BookThink and the Mind of Man

by Craig Stark

25 October 2012

Part I: What Makes Books Important to Collectors

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One of the most valuable books booksellers can add to their reference libraries is a book I have never mentioned at BookThink, let alone featured in our somewhat irregular series "Building a Bookselling Reference Library." It's not an obviously useful reference like, for example, Zempel and Verkler's First Editions: A Guide to Identification, and maybe this is why I've put off mentioning it as long as I have: It will take some doing to persuade some of you to spend $50 to $100 for the pleasure of owning it. Nevertheless, I'm going to try; I think it's that important.

Before I get to this book in Part II, however, I think it will clarify things if I first look at what it is that makes books desirable to collectors. Admittedly, there are many reasons why collectors will spend serious money for one book and pass on another, but I think it's possible to present several broad categories under which most of their reasons fall. Having this basic understanding clearly in mind will help any bookseller approach collectors with the best inventory possible, not to mention better capitalize on the reference book I'll discuss later.

Consider these five categories as candidates:

Bibliographic Position

Historical Impact

Literary Quality

Physical Beauty


1. Bibliographic Position is a category readily grasped. Putting aside the obvious example of the Gutenberg (or 42-line) Bible, the first substantial book to be printed from movable type, let's look at an important book that really hasn't got much of anything going for it but its bibliographic position - The Bay Psalm Book, or The Whole Booke of Psalmes Faithfully Translated into English Metre. Printed in 1640 by Stephen Day, it's the first extant publication produced in America - or what was to become America. I say extant because Day published a pamphlet and almanac prior to it, though no known copies of these exist. There are 11 known copies of the Bay Psalm Book. Here is the Library of Congress beauty:

Doesn't exactly make your heart pound, does it? Add to this the fact that Day was not an accomplished printer and its content consisted of more or less clumsy, metrical translations of the Psalms designed to be sung in church, and it becomes clear why bibliographic position can be huge. If a copy came up for auction, the outcome would soar straight to Heaven.

2. Significant Historical Impact can drive values skyward too. Though not what we ordinarily think of as a book, the so-called Columbus Letter, or Epistola de Insulis nuper inventis, first published in 1493 as a small, two-leaf folio, had an impact far beyond its humble appearance:

The letter was an account of Columbus' first voyage to the New World, and it publicized far and wide, for the first time, the very existence of it, massively stimulating further exploration, exploitation and trade, and shifting the epicenter of economic and political power from the Mediterranean to the Atlantic. Imagine how this must have impacted the individual too - instantly opening/expanding one's mind to a universe of possibility. Only one copy of the presumed original exists, but additional bound and illustrated copies soon followed, and ironically it was one of these that bookselling legend H.P. Kraus, fleeing Nazi Germany, brought with him to bankroll a new beginning in America.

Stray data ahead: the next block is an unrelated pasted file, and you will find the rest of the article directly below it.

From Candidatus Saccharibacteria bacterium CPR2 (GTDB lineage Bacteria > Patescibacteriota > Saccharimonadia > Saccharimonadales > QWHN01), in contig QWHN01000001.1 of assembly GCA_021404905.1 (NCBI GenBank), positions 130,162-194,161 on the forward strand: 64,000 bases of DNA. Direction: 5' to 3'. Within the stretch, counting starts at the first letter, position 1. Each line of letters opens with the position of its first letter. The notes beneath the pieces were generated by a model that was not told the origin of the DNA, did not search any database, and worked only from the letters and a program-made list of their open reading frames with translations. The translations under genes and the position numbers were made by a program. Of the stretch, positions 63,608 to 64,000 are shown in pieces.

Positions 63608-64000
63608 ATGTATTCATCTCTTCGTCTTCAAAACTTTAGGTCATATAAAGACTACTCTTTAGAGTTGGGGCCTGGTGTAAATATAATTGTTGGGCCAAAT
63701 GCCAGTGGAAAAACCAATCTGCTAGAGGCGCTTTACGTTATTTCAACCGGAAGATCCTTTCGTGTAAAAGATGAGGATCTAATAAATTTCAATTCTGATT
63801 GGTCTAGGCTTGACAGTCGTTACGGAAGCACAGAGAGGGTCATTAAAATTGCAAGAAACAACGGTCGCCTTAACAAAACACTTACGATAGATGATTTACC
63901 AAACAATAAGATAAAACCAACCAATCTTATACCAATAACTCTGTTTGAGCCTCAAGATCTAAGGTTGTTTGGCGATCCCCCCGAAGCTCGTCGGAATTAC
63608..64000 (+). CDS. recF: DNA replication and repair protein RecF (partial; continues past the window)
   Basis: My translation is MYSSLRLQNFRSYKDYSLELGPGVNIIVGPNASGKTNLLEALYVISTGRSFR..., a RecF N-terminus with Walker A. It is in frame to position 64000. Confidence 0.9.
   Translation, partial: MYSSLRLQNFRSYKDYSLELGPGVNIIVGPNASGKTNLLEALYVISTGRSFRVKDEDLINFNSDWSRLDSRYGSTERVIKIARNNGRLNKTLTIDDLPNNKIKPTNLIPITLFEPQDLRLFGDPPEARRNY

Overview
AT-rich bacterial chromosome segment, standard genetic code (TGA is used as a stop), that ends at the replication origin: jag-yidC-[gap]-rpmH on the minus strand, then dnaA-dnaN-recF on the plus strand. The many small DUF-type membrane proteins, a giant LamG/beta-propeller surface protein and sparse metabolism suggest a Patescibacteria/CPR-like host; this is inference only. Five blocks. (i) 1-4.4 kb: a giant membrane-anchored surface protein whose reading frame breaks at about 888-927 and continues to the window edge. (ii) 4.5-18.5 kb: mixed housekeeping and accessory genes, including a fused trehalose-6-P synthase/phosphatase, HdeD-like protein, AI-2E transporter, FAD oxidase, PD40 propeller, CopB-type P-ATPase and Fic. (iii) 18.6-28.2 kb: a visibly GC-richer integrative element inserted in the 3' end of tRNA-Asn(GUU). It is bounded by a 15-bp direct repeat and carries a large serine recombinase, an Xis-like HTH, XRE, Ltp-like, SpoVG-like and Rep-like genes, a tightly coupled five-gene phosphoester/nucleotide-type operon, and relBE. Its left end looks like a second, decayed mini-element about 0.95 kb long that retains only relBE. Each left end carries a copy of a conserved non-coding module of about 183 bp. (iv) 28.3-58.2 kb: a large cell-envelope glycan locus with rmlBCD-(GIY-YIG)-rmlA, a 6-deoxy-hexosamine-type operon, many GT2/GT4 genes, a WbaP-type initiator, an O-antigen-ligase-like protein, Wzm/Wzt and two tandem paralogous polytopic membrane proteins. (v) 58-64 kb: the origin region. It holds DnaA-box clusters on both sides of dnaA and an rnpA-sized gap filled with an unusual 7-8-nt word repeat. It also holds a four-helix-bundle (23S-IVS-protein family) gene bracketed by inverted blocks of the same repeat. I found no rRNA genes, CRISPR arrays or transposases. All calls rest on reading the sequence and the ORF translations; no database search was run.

3. Literary Merit, usually but not always applied to fiction, is another major driving force for collectors, and bibliographic position usually factors in. Occasionally, as in the case of Shakespeare, literary merit is virtually unshakable and early examples of his plays in Quartos or collected works in the Folios are among the most sought after books in the trade. The Cornell copy of the First Folio:

Here, perhaps more so than any other category, is where we booksellers experience a phenomenon I have previously described as the Gone with the Wind effect. Content is so sought after and first examples in print so dearly priced that many collectors are forced to step down to affordable early or special printings and, as well, seek material associated with the author or the author's work. I can't stress enough that cultivating a nose for literary merit can greatly enhance your ability to make money. Read, in other words. And read more. We've all heard the classic dumb bookstore question, "Have you read all of these books?" I'm not saying read anything; read enough great stuff, Shakespeare included, to develop a strong evaluative skill.

4. At times, Physical Beauty can trump anything and everything, and in this category, examples abound. Beauty can be found in bindings, paper, illustrations or typeface design - or all of the above and more. Quietly showing, not telling, is all that's required. A ca. 1800 William Blake illustration of Jacob's Ladder from an early Bible:

5. Of the five categories, Sentiment is perhaps the most elusive because it's the most idiosyncratic. It's also broad. As booksellers, there will be occasions when we just can't anticipate what will appeal to individual buyers, or even small groups of buyers. A book that, to our eye, may have virtually nothing going for it could be a precious object to somebody who has an emotional, perhaps childhood connection to it. Or it could be a book once owned by a loved one that otherwise is of little or no interest. Or it could be something so bad that it takes on a sort of upside-down cachet. Who was that famously bad poet? Julia Moore? The Sweet Singer of Michigan? Pretty awful poetry, and pretty collectible now.

Look for Part II soon.

Questions or comments?
Contact the editor, Craig Stark

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